When = is not =

This morning I had a nice discussion on the NNTP group it.scienza.matematica about the use of $latex \arcsin$. In my opinion, we should abandon the old habit to define $latex \arcsin$ as the inverse function of some restriction of the sine function. I mean that it would be nice to write that the solution of the equation $latex \sin x = y$ is $latex x \in \arcsin y$. And this could probably prevent young students from manipulating goniometric formulas without thinking about it.

More generally, think of the Landau notation little-oh. We all know that, given a function $latex f$ and an accumulation point $latex p$ for the domain of $latex f$, the notation $latex o(f)$ means nothing but the set of all those functions $latex u$, defined on a neighborhood of $latex p$, such that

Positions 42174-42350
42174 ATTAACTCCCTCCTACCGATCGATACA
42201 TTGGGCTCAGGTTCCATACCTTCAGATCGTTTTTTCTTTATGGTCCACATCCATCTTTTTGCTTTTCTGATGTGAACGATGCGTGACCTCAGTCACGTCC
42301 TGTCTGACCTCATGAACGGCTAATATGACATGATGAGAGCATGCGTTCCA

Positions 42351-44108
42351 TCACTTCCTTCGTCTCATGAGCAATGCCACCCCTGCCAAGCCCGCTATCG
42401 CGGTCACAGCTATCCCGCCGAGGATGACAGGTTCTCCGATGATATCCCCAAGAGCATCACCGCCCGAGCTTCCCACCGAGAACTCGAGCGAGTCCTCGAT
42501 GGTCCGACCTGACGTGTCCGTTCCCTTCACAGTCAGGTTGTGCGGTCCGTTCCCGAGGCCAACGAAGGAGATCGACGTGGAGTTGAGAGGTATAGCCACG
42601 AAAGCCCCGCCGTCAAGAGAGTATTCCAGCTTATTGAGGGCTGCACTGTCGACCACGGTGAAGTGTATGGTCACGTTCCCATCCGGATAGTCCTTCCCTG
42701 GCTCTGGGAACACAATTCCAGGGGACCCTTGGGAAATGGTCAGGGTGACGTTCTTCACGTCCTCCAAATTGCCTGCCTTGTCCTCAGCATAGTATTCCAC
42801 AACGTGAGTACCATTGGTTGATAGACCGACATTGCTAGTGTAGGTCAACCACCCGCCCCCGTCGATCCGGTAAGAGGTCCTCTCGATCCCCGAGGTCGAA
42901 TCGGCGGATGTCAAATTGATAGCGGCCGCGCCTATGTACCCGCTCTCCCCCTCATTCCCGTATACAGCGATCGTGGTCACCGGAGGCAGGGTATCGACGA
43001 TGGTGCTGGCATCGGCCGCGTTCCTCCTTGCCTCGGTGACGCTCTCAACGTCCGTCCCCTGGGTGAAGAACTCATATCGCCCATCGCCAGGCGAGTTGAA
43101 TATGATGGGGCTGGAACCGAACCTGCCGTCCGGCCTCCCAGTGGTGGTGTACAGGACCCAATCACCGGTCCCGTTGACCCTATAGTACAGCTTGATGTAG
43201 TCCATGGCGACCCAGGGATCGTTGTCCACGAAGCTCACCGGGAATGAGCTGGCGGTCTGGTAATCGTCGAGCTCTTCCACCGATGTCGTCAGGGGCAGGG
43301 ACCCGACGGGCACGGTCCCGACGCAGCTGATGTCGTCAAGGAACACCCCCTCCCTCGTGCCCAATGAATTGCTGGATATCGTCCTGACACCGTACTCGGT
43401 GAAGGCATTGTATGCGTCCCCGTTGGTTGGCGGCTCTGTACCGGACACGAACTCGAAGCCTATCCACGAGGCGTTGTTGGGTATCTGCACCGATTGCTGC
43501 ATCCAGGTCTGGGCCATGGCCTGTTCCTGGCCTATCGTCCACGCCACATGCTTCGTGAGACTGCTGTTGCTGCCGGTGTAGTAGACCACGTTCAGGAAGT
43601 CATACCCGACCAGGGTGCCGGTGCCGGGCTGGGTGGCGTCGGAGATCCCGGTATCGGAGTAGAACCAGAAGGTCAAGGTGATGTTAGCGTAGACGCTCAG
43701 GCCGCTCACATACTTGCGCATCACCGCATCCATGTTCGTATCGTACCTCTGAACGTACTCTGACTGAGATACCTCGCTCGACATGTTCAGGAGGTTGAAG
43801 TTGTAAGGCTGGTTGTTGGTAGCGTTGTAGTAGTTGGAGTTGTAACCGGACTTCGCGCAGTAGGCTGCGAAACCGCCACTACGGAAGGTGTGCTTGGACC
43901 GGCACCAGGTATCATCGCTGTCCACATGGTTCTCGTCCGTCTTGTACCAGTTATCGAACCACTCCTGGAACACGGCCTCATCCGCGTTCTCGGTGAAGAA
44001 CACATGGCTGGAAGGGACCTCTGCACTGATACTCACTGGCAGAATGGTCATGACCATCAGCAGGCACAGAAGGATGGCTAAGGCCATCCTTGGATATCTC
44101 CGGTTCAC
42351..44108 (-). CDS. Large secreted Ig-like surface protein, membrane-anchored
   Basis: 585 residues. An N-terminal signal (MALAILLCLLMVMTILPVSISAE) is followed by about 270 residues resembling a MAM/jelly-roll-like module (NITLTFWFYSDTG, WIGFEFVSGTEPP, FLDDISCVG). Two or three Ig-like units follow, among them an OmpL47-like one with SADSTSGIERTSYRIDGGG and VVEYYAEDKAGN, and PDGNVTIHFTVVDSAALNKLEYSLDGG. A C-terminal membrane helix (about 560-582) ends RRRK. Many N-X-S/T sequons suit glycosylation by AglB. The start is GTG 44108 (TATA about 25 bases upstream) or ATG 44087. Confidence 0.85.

$latex \lim_{x \to p} \frac{u(x)}{f(x)}=0$.

Hence the formula $latex u=o(f)$ is a big mistake. We should always write $latex u \in o(f)$. Let me give an example that I found while acting as a referee. The authors had the assumption

$latex c = I(u)+o(1)$.

Then they wrote

$latex I(w) = \ldots = I(u)+o(1) = c$.

This is false, of course! They could prove that $latex I(w)=c+o(1)$, but they had no reason to simplify little-oh's like they were numbers!

Anyway, I understand that Landau's symbols are so useful and popular that I can't change its usage. So, be careful!


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